Friday, 25 December 2009 00:00
Join your host John Bosco on Monday, Jan. 4, at 7 p.m. for his monthly Director’s Cut series, and enjoy little-seen but critically acclaimed film gems you may have missed in the movies or on DVD. This month’s selection is 500 Days of Summer. When his girlfriend (Zooey Deschanel), unceremoniously dumps him, greeting-card copywriter and hopeless romantic Tom (Joseph Gordon-Levitt) begins sifting through the year-plus worth of days they spent together, looking for clues to what went awry. As he recalls the good and bad times he spent with the commitment-phobic girl, his heart reawakens to what it cherishes most. Marc Webb directs this uncommon love story.
Join us on Wednesday, Jan. 6, at 1 p.m., for your library’s monthly film series Laughter is the Best Medicine. Bring your lunch at 12:30, meet new friends, and sit back and watch a movie at 1 p.m. Coffee and cookies will be served courtesy of the Friends of the Library. This month’s selection is My Big Fat Greek Wedding. Screenwriter Nia Vardalos also stars as Toula Portokalos, a single Greek woman who falls in love with a non-Greek (John Corbett), which is a no-no for members of her strict family–particularly her traditional father (Michael Constantine), whose Greek pride knows no bounds. Andrea Martin shines in a hilarious supporting turn as Toula’s aunt, who tries her best to charm Toula’s fiancé (who’s a vegetarian to boot!) with her delicious lamb.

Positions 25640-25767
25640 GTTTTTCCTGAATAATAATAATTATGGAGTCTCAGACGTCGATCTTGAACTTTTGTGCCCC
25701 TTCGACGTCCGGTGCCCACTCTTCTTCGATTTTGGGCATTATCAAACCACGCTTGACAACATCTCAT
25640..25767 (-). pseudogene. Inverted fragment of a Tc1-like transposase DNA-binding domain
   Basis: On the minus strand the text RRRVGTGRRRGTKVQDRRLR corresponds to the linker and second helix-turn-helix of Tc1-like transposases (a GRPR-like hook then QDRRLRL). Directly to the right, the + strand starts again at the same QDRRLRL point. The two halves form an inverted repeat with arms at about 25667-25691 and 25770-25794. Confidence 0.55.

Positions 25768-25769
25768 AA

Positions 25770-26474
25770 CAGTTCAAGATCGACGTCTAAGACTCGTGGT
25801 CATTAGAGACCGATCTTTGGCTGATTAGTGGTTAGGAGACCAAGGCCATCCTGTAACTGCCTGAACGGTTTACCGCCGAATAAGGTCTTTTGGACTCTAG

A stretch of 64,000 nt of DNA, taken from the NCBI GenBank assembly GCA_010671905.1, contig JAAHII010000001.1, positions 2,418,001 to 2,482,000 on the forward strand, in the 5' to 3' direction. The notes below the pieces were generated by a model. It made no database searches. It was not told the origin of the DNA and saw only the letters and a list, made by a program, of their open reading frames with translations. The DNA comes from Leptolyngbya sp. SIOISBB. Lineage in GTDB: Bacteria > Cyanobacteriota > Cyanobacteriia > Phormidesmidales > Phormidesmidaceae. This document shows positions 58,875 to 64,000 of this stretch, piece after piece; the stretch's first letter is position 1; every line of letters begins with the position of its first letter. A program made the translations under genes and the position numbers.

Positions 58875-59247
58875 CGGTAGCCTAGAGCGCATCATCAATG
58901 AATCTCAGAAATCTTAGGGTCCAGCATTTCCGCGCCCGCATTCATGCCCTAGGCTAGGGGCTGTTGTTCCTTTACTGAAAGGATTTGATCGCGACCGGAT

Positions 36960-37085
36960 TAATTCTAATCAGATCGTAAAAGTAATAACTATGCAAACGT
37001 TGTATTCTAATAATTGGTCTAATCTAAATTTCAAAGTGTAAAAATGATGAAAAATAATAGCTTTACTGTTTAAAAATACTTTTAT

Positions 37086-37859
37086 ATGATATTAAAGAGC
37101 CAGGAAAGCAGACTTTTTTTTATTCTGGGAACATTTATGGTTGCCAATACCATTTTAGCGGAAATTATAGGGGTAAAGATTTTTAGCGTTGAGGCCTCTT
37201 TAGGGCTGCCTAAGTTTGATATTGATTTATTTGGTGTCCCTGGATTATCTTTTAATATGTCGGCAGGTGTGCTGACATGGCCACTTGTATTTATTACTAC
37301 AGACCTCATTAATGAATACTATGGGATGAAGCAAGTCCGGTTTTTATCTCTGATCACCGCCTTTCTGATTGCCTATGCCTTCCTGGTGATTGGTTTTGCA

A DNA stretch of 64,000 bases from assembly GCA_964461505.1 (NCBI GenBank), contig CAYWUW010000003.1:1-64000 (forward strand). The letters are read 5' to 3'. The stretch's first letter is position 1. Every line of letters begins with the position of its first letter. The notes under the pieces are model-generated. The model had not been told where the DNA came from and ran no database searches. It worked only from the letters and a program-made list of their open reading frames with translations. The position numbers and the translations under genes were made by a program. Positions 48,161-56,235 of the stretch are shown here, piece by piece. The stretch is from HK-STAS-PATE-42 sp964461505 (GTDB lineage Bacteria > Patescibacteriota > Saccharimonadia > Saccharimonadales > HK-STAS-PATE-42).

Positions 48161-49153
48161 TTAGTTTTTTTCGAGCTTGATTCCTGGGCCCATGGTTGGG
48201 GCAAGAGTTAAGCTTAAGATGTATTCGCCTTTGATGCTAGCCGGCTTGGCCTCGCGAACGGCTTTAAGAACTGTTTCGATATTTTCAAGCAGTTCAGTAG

On Thursday, Jan. 7, at 1 p.m., please join Chairman of the Drama and Dance Department at Hofstra University Dr. James Kolb as he brings you another of his fascinating lectures. Between the potato famine of the 1840s and the quotas of the 1920s, the U.S. saw an extraordinary influx of Irish, German, Jewish, Italian, Asian and Central European immigrants. Initially excluded and often mocked, most of these newly emergent groups eventually found their way onto the American musical stage—either as contributors or as its subject matter. This presentation examines how immigrants were depicted on the American stage and how immigrant men and women contributed to the growth of this distinctly American form.
There is no fee for programs or registration necessary, unless otherwise noted. Programs are for Manhasset residents first, then non-residents, space permitting. For additional information please contact Debbie Dellis-Quinn, Program and Community Relations director, at 627-2300, ext. 430.
Your library will close at 3 p.m. on New Year’s Eve, and will be closed on New Year’s Day. We will reopen on Saturday at 9 a.m., with regular hours. We wish you a Happy, Healthy and Safe New Year and look forward to seeing you at the library in 2010.